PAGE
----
Backups cause disk I/O warning email

I get this email regularly:
> …exceeded the notification threshold (1300) for disk io rate by averaging 1329.47 for the last 2 hours

This is what triggered it:

~~![](<URL url=)http://n4te.com/x/1262-edop.png" />

Pretty obvious it's the daily backup:

~~![](<URL url=)http://n4te.com/x/1263-AzHq.png" />

Is the right thing to do to raise the warning threshold? The default is 1000 so I think I already raised it to 1300. I would like to know about excessive IO, but I'd like backups excluded. If I get an email every day, I would have to either signore it and assume it's a backup (bad!) or check it every day (annoying!).~~~~

6 Replies

Thanks. I raised it to 1400 for now.

I have some cron scripts that run every night, but I just ran them manually and they don't cause a spike. I was just assuming it was the Linode backup service, since it happens every day in the backup time window. Are you sure the Linode backup service won't cause an IO spike?

Edit: actually it seems the cron jobs do cause a spike, just took a while for the chart to update. Seems the mystery is solved. Maybe I shouldn't optimize a multi million row table every night.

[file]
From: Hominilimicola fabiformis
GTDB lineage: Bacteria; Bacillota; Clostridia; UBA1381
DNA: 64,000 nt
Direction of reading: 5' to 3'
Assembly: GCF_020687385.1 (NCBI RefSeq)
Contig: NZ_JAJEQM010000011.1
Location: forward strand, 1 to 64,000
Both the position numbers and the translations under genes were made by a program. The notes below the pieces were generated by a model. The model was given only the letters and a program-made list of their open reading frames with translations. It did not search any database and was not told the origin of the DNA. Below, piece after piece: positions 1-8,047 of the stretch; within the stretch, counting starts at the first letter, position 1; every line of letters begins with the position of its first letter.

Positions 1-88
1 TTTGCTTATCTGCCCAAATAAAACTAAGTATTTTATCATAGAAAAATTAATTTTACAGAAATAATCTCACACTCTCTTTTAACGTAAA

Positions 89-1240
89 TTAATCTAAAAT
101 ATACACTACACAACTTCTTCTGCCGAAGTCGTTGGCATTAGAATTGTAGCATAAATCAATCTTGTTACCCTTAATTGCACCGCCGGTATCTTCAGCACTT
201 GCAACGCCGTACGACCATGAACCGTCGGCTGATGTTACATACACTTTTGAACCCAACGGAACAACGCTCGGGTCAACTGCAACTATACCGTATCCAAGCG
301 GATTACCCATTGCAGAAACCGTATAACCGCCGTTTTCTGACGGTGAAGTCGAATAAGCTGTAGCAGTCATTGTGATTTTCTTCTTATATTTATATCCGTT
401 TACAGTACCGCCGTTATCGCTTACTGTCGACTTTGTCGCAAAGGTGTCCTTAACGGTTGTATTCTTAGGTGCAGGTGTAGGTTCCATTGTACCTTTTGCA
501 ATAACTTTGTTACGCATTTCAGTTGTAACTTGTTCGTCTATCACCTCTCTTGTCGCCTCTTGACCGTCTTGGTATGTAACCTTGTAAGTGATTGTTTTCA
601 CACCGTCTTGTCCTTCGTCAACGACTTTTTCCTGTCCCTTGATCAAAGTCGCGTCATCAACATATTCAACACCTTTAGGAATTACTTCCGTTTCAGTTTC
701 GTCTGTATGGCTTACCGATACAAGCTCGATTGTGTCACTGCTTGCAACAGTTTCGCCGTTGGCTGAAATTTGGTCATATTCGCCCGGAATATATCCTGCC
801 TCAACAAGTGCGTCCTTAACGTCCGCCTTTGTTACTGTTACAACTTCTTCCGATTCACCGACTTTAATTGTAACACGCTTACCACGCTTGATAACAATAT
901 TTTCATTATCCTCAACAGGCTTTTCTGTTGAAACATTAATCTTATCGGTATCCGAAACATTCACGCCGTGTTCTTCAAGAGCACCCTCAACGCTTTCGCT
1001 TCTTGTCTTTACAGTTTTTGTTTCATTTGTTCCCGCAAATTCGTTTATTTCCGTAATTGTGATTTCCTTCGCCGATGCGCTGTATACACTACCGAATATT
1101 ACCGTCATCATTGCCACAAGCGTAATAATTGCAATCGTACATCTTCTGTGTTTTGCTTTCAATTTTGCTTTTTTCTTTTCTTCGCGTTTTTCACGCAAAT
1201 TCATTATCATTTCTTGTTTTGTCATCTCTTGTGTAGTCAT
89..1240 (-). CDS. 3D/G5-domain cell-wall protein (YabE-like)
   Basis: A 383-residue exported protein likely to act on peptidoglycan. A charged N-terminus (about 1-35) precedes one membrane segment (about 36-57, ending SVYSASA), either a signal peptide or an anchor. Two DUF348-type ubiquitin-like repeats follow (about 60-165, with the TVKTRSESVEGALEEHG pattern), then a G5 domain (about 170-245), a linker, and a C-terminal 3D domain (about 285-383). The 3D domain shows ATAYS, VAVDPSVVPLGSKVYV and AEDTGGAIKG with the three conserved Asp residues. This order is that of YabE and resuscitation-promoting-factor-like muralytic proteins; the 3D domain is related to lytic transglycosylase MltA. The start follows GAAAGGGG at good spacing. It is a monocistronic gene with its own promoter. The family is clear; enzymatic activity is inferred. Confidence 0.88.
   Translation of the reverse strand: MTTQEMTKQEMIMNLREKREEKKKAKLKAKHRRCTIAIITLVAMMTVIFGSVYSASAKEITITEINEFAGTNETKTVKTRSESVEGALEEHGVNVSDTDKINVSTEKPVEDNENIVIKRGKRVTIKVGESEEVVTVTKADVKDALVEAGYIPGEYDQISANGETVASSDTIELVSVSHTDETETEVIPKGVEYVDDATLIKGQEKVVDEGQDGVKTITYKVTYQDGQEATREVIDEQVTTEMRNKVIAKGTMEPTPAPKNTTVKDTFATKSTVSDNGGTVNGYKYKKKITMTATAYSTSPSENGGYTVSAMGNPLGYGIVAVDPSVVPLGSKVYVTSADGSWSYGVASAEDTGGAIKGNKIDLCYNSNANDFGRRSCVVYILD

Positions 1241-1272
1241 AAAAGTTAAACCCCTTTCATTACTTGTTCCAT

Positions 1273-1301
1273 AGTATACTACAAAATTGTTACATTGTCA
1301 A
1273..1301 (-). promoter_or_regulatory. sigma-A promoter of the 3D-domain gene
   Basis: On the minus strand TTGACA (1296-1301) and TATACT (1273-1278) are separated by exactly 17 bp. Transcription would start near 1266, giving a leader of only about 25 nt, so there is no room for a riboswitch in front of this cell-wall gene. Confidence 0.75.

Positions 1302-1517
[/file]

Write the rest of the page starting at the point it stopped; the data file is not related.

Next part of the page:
@Nate:

Is the right thing to do to raise the warning threshold?
Yes.

The Linode Backups Service itself should not create disk IO. If you're implementing your own backups solution, or are doing a daily cron task to dump/compress data before the service runs, than this makes sense. Otherwise, you may want to actually find out what's causing the spike.

In any case, the default notifications are set pretty low and in general I agree that raising the threshold is probably the way to go.

P.S. To clarify, Linode's backup service doesn't create disk IO that's metered in the manager. I'm not trying to say that it pulls the data magically, but it shouldn't affect your performance or be visible in your graphs.

I don't think linode backup service will cause IO spike because that runs on node server. Add some cron to save details of process every minute and see what process is running at that time.

Thanks. I raised the threshold and run the script less often, it's been OK for a while now.

@Nate: Do you have a solution for your nightly cronjob now? One problem could be that you started the next cronjob before the last one is finished - this leads to massive cpu and memory usage. A solution for your problem could be to split the massive job into multiple smaller jobs as the database seems to be the bottleneck.

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